Survey of Health Plans – Understanding Health Care Fraud
Understanding Health Care Fraud.
Healthcare fraud affects every New Jerseyan. Waste, fraud and abuse take critical resources out of our health care system, and contribute to the rising cost of health care for all.
- Health plans have developed effective fraud prevention and detection programs as part of a broad-based strategy for improving health outcomes and achieving the optimal use of health care dollars.
- The success of health plans’ fraud prevention initiatives is evidenced by the fact that government programs now are incorporating these innovative private sector practices.
- Based on data collected in a survey of health plans serving 95 million enrollees, the report details how health plan programs prevent and detect fraud, including how they marshal resources to identify and prevent potential fraud, rather than “paying and chasing” after the fact.
- The knowledge that health plans have robust anti-fraud measures and controls likely prevents many inappropriate billings or claims from occurring in the first place.
The specific tools that health plans use to assure integrity and detect the delivery of inappropriate or unnecessary care vary by company, but usually include the following four categories of activities:
- Identifying potential fraud: The goal is to have this occur up-front, and to identify patterns of performing, ordering, or delivering medically unnecessary procedures before the claim is paid.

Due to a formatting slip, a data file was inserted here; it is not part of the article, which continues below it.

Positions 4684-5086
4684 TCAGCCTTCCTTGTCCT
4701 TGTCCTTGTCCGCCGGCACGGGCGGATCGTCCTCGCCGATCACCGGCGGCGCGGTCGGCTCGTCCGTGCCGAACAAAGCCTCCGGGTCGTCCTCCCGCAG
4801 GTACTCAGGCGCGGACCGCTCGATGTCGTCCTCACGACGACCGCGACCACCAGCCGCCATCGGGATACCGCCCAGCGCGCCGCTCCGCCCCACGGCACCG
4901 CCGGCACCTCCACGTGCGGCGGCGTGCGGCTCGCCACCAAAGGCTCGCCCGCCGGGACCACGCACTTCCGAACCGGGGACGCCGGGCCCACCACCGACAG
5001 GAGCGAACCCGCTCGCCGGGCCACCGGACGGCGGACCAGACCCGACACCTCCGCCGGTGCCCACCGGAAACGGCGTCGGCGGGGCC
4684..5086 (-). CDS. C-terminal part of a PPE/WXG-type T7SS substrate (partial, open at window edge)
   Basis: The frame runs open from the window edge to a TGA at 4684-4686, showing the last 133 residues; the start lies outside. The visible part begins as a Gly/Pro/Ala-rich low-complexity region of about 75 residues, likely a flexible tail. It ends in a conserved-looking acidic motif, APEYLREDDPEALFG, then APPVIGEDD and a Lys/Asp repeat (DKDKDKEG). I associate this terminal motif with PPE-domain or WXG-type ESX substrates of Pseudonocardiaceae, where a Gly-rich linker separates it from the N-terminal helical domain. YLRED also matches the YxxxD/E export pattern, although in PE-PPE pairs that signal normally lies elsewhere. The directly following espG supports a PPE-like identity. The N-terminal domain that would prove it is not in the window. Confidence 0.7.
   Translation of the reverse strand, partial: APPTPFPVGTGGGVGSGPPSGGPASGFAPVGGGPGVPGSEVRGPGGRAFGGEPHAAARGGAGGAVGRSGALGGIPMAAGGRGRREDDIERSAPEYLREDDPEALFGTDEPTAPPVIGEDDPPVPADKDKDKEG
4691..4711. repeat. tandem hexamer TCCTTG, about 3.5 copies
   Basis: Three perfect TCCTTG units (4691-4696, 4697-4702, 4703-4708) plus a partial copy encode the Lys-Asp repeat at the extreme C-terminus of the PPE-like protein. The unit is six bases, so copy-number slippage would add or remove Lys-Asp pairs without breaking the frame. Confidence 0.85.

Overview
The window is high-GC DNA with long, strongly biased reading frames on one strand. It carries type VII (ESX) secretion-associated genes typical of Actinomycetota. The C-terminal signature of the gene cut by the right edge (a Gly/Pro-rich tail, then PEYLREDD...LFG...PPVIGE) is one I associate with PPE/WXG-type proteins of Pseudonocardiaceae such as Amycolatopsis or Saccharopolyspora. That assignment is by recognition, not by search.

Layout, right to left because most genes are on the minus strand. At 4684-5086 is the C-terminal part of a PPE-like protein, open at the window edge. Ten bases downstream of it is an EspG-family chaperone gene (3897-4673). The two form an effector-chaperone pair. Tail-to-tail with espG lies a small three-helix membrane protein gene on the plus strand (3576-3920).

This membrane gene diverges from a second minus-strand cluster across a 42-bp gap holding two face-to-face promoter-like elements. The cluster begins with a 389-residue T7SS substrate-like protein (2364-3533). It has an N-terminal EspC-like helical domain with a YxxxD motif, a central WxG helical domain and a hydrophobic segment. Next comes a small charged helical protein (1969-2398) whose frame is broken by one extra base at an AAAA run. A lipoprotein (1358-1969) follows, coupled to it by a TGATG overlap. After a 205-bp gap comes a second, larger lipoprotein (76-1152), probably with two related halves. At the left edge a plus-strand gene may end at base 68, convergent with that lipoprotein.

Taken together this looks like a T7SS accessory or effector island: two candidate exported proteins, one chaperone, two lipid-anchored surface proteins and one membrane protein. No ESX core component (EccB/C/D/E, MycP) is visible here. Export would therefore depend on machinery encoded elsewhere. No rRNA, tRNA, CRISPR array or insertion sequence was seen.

- “Tagging” suspected cases of fraud: Health plans have been steadily expanding their use of technology to increase their capabilities for detecting fraud, such as through the implementation of electronic “smart flags” or “tags” that quickly identify potentially false or misleading diagnoses, as well as “mining” of claims databases to find suspected cases.
- Investigating and auditing suspected fraudulent claims: The next step includes extensive investigation and auditing of suspected claims, comprising medical record review, clinical investigations, and coordination with clinical services departments (including in-house doctors and nurses) to develop appropriate medical opinion of the legitimacy of the claim.
- Taking action on suspected fraud: In certain cases, facts that may constitute violations of law would be escalated by referral to a federal or state law enforcement agency (including the FBI and State Attorneys General) through development of what our special investigations units call an “evidence package” detailing the possible fraud.